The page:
The nesting, roosting, and feeding trees of Black Woodpeckers (Dryocopus martius) were investigated in natural mature beech forests for clarifying the current geographical distribution of Black Woodpeckers at Aomori, Akita, and Iwate Prefectures in the northern Tohoku District, Japan. Home range sizes of the Black Woodpecker investigated were determined based on the distribution of field signs (new and old nesting, roosting, and feeding trees) in beech forests on Mt. Moriyoshi, and Mt. Oppu of the Shirakami area, especially during the breeding seasons. The area of natural beech forests in the study areas of the above mentioned three prefectures occupied about 370, 600ha. A home range size (HRS) was about 1, 000ha. Distribution range (DR) was about 64, 000ha in size, and the available range (AR) for the woodpecker was about 23, 000ha. By dividing the areas of DR and AR by HRS, the population size of Black Woodpecker was estimated to be 174 birds in the northern Tohoku District.
For at least 250 years, the harvesting of Streaked Shearwaters on Mikura Island was regulated by a series of traditionally developed and adopted rules based on ecological knowledge of the species that kept numbers at a steady level. The island's breeding population of streaked shearwaters it still one of the largest known in the north western Pacific. The traditional rules for harvesting were as follows: 1) only older chicks were allowed to be taken, 2) fowling was open on only a few days a year, and 3) only minimal disturbance of colonies was permitted during the breeding season. Chicks were taken for non-commercial uses at home and exchange with neighboring islands. Almost all parts of the chick bodies were used. The human population on Mikura Island was kept low due to the low carrying capacity of the island and the peculiar population control in the island society until the late 1800s, which also played an important role in avoiding over-exploitation of the shearwaters. Traditional taking of natural resources based on a good knowledge of ecology is quite different from the plundering of natural resources, which often occurred on other remote breeding islands of shearwaters and albatrosses caused by visitors without ecological knowledge.
Food consumption by penguins is an important component of energy flow in southern ocean food chain. We present a simple method for estimating daily food consumption of Adélie penguin Pygoscelis adeliae chicks by weighing them at regular intervals. Assuming that chick mass decrease rate is constant during food absorption period, their daily food consumption could be estimated by their initial mass and daily growth. Our method would be useful for estimating food consumption of individual chicks handled for other purposes with little additional disturbance.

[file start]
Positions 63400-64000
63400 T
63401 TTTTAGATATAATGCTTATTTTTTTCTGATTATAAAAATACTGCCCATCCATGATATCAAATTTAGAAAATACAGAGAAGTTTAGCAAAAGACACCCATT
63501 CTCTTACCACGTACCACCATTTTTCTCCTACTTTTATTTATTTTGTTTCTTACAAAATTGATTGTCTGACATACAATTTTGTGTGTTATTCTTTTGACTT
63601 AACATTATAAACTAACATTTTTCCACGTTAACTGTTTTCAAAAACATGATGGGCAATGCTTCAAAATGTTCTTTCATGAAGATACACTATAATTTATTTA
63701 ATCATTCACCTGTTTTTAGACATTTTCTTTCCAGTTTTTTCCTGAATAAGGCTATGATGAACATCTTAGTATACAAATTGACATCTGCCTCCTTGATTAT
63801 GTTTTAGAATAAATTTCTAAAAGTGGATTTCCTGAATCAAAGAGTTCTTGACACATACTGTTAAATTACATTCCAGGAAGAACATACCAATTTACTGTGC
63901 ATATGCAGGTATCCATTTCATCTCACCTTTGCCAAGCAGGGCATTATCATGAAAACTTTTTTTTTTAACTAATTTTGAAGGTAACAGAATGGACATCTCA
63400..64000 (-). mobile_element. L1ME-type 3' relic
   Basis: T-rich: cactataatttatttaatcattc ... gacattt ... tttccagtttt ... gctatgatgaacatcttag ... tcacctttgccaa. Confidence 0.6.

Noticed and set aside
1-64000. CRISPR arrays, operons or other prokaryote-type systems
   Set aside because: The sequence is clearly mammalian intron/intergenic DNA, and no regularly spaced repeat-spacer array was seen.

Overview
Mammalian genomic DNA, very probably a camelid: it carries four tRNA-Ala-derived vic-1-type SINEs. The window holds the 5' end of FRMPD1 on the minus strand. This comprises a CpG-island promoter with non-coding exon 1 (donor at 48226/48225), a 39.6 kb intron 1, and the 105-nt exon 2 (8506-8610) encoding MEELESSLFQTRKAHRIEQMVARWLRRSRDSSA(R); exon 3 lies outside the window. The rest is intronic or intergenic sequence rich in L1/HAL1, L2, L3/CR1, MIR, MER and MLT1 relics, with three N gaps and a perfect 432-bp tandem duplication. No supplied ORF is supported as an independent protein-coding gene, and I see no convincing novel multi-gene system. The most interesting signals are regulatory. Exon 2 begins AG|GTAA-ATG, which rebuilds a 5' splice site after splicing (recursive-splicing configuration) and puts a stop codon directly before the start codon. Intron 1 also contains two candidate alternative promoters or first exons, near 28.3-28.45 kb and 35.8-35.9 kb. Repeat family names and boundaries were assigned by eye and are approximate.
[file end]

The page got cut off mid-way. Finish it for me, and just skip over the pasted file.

Atresia and its changes during the annual ovarian cycle were studied histologically and histochemically (sudanophilic lipids and 3β-HSDH) in the ovary of the Indian yellow-throated wild sparrow (Petronia xanthocollis Burton). Study of atresia from serial sections of the ovary revealed that there were basically two types of atresia: non-bursting (lipoidal and cystic) and bursting (Types I, II and III). Non-bursting atresia was observed mostly in the primordial follicles, and bursting type exclusively in the larger follicles. Sudanophilic lipid was abundant in the lipoidal atresia but negligible in the cystic type. In the bursting atresia, lipid was negligible in early stage especially in the thecal glands but abundant in later stages. 3β-HSDH activity was absent in the non-bursting atresia, but present in the bursting atresia (early stage). Annual study of atresia showed that the non-bursting atresia was common and its frequency was higher than the bursting atresia throughout the year. The frequency of both non-bursting and bursting atresia increased during the progressive phase, became maximum in breeding and decreased during regression and non-breeding phases of the annual ovarian cycle. Lipid was maximum in breeding and regression phase, but 3β-HSDH activity was highest only during breeding compared to other phases of the reproductive cycle.
Super normal clutches were observed in the Black-tailed Gull Larus crassirostris at the colony on Kabu Island. I regarded clutches of 1-3 eggs as normal and those of 4 or 5 eggs as super normal. The super normal clutches were found in 31 nests (0.8% of 4, 034 nests examined): 5 in 1990, 5 in 1991, and 21 in 1992. Female-female pairings were reported for several species of genus Larus in USA as a cause of super normal clutches. Pairings of this type were not observed in Black-tailed Gulls, but instead, super normal clutches coincided with irregular sequences of egg-laying which suggested intraspecific nest parasitism.